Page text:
Websites, ads, and listings, oh my!
It is the goal of all good marketers to help businesses get found online. The majority of our clientele are people who own their own business, work extremely long hours, and don’t have much patience for the nuances of the internet beyond social media and information gathering.
However, digital marketing can be precarious. Most digital marketing products are not tangible, or even products at all. In reality, marketing is closer to a utility company. Digital marketing is primarily a service based industry. I think that this misunderstanding of the industry causes people to be confused about what exactly they’re buying with a marketing agency.
So, here I am to try and clear up one of largest misconceptions.
Myth: Websites, ads, and Google listings are all the same thing.
I cannot tell you how many times I hear people use these words interchangeably. It’s not just industry jargon; these items are all very different in look, ranking, and cost. Plus, they can (and should) all be used in unison for the greater advantage.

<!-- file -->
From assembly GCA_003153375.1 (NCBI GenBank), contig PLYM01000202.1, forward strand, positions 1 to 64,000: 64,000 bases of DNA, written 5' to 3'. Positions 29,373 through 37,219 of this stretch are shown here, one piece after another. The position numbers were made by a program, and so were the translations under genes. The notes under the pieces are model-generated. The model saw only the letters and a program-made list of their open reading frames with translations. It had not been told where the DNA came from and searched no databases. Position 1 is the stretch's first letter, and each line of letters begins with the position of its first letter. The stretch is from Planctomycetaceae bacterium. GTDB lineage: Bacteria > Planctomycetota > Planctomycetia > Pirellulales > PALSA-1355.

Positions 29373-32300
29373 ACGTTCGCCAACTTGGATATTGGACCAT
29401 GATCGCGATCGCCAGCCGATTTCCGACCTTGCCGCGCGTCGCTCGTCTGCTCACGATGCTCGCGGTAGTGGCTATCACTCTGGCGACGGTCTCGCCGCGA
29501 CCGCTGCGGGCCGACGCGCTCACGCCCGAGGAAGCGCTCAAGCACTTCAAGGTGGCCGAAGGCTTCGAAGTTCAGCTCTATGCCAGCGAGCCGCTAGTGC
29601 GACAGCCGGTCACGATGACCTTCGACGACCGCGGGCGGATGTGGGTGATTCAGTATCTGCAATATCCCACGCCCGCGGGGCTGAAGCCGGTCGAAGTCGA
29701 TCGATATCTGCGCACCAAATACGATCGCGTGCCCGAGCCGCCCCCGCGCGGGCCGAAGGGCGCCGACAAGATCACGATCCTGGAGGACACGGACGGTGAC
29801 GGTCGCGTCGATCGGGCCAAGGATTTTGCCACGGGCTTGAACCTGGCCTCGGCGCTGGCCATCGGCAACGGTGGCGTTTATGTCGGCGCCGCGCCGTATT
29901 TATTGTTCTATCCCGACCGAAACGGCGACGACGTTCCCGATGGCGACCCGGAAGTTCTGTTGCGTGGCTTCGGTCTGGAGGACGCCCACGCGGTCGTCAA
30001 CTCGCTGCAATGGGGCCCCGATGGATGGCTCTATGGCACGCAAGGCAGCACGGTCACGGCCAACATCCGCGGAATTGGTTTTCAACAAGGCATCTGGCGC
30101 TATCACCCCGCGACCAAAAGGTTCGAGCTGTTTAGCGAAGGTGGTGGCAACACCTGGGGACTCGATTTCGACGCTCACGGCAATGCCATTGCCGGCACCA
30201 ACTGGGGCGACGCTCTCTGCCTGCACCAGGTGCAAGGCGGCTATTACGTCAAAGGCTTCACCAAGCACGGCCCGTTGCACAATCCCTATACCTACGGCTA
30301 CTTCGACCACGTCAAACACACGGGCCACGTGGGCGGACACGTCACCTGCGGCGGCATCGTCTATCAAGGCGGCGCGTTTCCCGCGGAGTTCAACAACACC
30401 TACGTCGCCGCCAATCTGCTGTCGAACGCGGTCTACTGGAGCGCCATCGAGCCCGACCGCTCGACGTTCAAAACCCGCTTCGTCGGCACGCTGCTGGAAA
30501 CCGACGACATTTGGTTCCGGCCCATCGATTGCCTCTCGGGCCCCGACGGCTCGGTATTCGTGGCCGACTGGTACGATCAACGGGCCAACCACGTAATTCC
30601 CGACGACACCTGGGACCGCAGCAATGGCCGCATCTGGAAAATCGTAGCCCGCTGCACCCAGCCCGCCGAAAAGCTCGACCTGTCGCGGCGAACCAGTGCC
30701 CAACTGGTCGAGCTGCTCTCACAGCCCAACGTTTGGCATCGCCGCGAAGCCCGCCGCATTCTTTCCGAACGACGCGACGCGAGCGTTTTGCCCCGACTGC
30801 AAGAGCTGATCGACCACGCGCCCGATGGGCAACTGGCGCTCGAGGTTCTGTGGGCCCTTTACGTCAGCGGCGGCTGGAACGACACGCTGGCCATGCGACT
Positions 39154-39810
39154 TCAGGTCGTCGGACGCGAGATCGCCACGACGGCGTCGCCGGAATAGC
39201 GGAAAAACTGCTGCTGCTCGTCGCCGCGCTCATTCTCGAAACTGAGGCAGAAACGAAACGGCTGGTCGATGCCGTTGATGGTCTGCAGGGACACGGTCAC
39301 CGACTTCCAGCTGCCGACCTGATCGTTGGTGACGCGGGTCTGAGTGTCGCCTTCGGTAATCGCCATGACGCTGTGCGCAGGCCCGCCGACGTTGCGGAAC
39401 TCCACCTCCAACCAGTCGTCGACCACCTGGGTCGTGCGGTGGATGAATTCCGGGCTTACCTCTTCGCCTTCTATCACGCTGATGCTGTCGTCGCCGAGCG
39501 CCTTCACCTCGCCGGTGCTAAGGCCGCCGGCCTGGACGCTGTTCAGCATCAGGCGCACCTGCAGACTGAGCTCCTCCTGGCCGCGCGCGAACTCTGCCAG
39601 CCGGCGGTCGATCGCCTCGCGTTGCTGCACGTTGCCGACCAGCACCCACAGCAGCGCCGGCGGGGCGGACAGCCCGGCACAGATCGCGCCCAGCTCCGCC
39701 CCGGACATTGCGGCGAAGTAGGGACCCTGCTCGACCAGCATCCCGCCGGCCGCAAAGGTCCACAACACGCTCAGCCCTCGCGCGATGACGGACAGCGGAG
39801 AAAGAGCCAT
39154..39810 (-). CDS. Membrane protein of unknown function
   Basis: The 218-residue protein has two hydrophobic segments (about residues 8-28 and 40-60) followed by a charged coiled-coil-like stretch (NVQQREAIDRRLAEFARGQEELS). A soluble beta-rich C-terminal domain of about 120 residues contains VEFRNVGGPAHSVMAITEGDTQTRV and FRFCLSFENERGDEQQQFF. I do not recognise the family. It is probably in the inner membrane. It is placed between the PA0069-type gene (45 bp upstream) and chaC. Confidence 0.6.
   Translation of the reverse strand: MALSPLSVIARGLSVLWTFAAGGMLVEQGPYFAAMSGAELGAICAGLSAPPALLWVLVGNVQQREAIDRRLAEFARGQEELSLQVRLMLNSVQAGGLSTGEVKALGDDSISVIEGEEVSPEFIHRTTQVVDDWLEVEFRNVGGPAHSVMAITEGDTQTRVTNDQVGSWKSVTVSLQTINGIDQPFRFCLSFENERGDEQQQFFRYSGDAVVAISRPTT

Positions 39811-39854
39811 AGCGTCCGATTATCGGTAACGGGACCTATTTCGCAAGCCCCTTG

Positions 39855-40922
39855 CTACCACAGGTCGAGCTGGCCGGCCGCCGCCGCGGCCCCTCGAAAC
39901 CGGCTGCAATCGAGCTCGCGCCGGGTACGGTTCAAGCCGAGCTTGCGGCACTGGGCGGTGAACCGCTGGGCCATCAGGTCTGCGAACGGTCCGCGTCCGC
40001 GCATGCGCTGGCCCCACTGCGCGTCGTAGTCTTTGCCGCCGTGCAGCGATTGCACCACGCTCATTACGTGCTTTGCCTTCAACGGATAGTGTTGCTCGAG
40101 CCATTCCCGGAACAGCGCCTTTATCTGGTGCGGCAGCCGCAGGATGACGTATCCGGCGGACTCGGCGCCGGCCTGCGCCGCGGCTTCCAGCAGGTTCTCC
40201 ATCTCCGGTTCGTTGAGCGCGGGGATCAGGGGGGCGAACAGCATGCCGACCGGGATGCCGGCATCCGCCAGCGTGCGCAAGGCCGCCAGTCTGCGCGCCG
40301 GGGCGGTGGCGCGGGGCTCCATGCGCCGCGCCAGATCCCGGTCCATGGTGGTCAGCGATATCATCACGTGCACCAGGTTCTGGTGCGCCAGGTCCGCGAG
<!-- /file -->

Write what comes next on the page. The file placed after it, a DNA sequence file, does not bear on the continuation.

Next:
Lets dive in.
Your website is essentially an online office for your business. It’s located at a certain address (URL) and customers visit in order to gather more information about your business and the services that you offer.
All businesses should have a website. These days, people often choose businesses based off websites and the information they give; without one, you’ll get passed over.
Look: Websites are fully customize-able, unlike ads and listings. Websites also house more content about your business than other avenues. Your website is the area of the web that you have control over, and you should be utilizing it to it’s full potential.